Nigel Ernest James Mansell was born in Upton - on- Severn in the heart of England to Eric and Joyce Mansell on August 8th 1953; the third of four children. His childhood was fairly nomadic with many house and school moves due to his father's employment.
Academically Nigel was fairly average, however his competitive and determined spirit was already evident. He swapped Latin for chess after proving he was capable of making it into the school team, no mean feat. This competitiveness stayed with him during sports lessons - losing at games was already not an option.
His experience as the new boy at so many different schools made him tougher, the intimidation he endured during these years made him cope with all life could throw at him and rather than just overcome hurdles he learnt to stride them with confidence. Something he does to this day.
Nigel's love of fast driving and possibly some of his skill was inherited from his mother. At an early age he was hooked on her passion for speed. This passion was to take him to the top of the World. However, it was Nigel's father who was the inspiration behind his karting. He was regularly taken to watch the races at the local track. Not one to stand on the sidelines for too long he soon bought his own kart - a crude contraption powered by a lawn mower engine. The cost was £25. Soon Nigel was racing round the allotments beating all comers! At aged 10 (although the minimum age was 11) he got his first licence. He was ready to race and race he did! After a couple of defeats Nigel won his first race at age 14. The psychology was in place - approach every competition believing that winning is everything and losing doesn't exist.
As Nigel's father said Karting was fun but motor racing was serious. To realize his ambition of Formula 1 racing Nigel knew he had to climb the ladder and get noticed by a Formula 1 team. The only route was via British Formula Ford and Formula 3.
Nigel invested £15 in a one day lesson in Formula Ford. It was a wise move. He was good, he won his first race and in 1977 became the Formula Ford Champion.
The next step was to Formula 1 was Formula 3. Nigel was once again self financing. In 1978 he began racing in Formula 3. Not such an auspicious start as in Formula Ford, he came second. Money, however, was short, so in 1979 Nigel became a Formula 3 paid driver. It was a difficult time for Nigel, however with a combination of talent and luck he got to achieve his dream and finally moved to Formula 1. The rest is history!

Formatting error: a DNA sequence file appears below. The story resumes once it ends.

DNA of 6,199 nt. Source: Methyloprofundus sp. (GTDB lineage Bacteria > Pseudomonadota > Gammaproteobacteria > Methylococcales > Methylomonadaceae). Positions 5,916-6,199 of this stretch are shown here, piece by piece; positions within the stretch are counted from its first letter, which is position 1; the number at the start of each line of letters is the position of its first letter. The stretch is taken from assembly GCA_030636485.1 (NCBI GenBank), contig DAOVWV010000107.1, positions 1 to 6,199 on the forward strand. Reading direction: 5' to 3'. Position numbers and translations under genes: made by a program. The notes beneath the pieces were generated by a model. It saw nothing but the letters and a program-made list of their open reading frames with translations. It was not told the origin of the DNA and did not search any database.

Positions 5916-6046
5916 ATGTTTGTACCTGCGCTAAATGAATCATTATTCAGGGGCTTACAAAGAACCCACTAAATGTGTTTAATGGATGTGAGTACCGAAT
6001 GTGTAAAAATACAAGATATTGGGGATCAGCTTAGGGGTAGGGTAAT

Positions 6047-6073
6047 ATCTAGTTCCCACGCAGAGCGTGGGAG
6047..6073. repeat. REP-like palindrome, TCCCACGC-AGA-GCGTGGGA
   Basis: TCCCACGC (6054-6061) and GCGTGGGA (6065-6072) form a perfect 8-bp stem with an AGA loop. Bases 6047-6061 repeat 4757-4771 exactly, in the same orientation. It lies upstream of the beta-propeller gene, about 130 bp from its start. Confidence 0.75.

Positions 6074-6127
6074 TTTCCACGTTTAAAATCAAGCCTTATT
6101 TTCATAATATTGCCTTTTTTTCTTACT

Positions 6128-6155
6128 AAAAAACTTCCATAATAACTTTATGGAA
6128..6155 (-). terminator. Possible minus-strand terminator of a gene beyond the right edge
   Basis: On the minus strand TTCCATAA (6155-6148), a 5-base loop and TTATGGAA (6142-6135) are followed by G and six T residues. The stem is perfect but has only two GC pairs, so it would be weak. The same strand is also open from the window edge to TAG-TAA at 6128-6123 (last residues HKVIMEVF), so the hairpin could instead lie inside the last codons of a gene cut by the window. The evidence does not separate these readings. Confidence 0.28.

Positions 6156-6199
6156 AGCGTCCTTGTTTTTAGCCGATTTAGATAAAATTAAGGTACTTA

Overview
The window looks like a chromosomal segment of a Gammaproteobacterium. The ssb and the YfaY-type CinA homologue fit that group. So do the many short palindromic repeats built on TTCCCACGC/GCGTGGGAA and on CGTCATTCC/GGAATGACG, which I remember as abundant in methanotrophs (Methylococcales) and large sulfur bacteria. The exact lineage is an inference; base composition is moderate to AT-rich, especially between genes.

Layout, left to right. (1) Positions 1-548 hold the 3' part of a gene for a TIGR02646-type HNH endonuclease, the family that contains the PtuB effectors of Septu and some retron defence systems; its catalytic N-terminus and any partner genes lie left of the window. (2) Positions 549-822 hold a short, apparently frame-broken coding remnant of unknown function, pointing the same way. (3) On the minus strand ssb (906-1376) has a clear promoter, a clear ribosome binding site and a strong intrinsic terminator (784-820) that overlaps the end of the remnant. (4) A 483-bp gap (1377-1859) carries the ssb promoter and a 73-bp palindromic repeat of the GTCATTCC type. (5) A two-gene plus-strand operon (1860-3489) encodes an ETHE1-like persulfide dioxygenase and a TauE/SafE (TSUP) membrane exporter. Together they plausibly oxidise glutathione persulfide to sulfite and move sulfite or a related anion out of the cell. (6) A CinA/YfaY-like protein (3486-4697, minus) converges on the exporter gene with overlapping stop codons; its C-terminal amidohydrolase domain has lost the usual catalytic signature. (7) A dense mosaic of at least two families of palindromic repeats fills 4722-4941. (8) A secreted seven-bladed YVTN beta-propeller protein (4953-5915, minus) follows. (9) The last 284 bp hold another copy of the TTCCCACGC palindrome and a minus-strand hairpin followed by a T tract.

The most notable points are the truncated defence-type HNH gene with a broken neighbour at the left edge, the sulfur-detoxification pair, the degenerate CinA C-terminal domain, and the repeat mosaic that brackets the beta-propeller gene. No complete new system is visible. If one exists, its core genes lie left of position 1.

The route to complete success is never easy and Nigel Mansell overcame more hurdles than most; including limited finances and serious injuries. Sheer grit, determination and self belief coupled with his driving skills ensured that his ambition was bound to become reality.
Nigel became a fully fledged F1 driver in 1981 with the Lotus team. He received his first podium after just 5 races - a sign of things to come! Just 4 years later in 1985, Brands Hatch saw his first win. A year later in Adelaide the tyre of the Williams Honda exploded costing him a race finish - and more importantly the coveted World Championship by a single point.
1989 saw Nigel in the scarlet red car - number 27 FERRARI. He was the last driver to be picked by Enso Ferrari and this proved to be a wise choice for the late team owner. Nigel was nicknamed Il' Leone for his aggressiveness on the race track winning on his first time out for the Italian team in Brazil - A truly memorable race weekend. Nigel returned to the Williams team in 1991 with the sole goal of winning the World Championship. The 91 season was successful and the following year on the 16th August - his daughter Chloe's birthday - in Hungary he won the long awaited moment: to stand on the podium as the 1992 Formula 1 World Champion. Has Formula 1 been the same since? Nigel Mansell officially became an Indy car driver in 1993. Indy car was heavier and slower than F1 and took adjusting to. Nigel learnt and adjusted and drove fast. It took him 12 years of trying to win the F1 world championship. He won the Indycar title on his first attempt.
Nigel had always played golf as a means of focusing and relaxing, however as he was no longer racing he swapped his ambition from one type of driving to another and his desire to succeed once again kicked in. As with racing he practised hard and was determined to win.
On 8th August 2003 Nigel Mansell turned 50 and was eligible to play on the European Seniors tour. Woodbury Park hosted the inaugural Nigel Mansell Classic PGA Seniors tour just two weeks later on the 22nd August. It was the perfect location for such a prestigious event and delivered all the drama and excitement he had hoped for.